During the twentieth century, the portrayal of sea creatures in art took on greater allegorical significance. In Evelyn De Morgan's SOS, a female figure is shown standing upon a tiny rock surrounded by attacking beasts. She is facing upwards to the heavens with her arms outstretched, completely unaffected by the stormy waters or sea serpents, some of which even resemble dragons. In response to the horrors of the First World War, De Morgan painted this central figure as a symbol of hope and peace rising above the dangers of brutality.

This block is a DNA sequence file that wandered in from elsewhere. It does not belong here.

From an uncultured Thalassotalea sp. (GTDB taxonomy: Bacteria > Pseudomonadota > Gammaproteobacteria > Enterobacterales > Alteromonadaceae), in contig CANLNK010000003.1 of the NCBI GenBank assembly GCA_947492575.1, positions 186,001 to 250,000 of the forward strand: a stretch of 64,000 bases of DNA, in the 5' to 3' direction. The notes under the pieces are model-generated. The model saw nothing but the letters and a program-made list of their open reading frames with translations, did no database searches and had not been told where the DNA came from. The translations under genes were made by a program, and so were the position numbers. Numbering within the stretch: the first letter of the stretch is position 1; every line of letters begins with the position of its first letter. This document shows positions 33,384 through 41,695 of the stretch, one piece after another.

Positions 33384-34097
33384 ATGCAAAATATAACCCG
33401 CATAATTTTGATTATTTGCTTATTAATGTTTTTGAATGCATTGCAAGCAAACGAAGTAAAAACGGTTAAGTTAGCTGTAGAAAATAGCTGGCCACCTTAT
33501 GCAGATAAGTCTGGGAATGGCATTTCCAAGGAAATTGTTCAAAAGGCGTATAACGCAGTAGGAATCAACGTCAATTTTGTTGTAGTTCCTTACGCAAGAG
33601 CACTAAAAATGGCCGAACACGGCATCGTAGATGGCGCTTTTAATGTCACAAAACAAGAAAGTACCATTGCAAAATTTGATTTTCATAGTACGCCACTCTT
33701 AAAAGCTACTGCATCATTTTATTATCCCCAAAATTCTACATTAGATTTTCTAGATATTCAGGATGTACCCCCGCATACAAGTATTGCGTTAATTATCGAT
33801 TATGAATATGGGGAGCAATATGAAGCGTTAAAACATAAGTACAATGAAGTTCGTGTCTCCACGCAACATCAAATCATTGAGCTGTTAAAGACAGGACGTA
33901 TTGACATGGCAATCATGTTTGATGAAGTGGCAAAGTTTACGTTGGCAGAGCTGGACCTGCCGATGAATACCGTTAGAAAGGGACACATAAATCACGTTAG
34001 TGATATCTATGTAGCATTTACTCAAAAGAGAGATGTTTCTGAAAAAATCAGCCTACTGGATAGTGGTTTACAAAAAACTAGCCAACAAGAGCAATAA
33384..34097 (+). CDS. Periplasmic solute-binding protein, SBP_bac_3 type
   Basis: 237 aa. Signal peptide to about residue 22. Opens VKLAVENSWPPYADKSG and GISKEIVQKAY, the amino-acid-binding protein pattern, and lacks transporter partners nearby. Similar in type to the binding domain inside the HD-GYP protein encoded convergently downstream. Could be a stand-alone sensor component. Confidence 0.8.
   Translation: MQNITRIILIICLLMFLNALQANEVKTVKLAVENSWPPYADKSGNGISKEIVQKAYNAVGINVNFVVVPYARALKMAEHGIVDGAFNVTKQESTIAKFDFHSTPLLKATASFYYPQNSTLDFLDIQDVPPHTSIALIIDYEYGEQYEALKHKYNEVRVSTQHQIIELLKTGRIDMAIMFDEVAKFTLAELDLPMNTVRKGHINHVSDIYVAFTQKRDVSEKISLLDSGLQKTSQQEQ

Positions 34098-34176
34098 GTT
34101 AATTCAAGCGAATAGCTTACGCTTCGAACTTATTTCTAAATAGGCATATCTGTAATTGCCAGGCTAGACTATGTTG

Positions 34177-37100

Almost 20 years later, the artist Ithell Colquhoun became affiliated with the Surrealists upon moving to Paris in 1931. Colquhoun's 1938 oil painting Scylla is named after an ancient Greek sea monster which, along with its counterpart Charybdis, fed on passing sailors. On the one hand, it is a conventional seascape showing a ship approaching two rocks and a patch of seaweed or coral, while on the other it shows a pair of phallic-looking thighs with pubic hair at the base. When explaining the painting, Colquhoun said: 'It was suggested by what I could see of myself in a bath… it is thus a pictorial pun, or double-image.' In this 'double-image', seduction lies at the heart of both the Greek myth and Colquhoun's Surrealist allusion to it.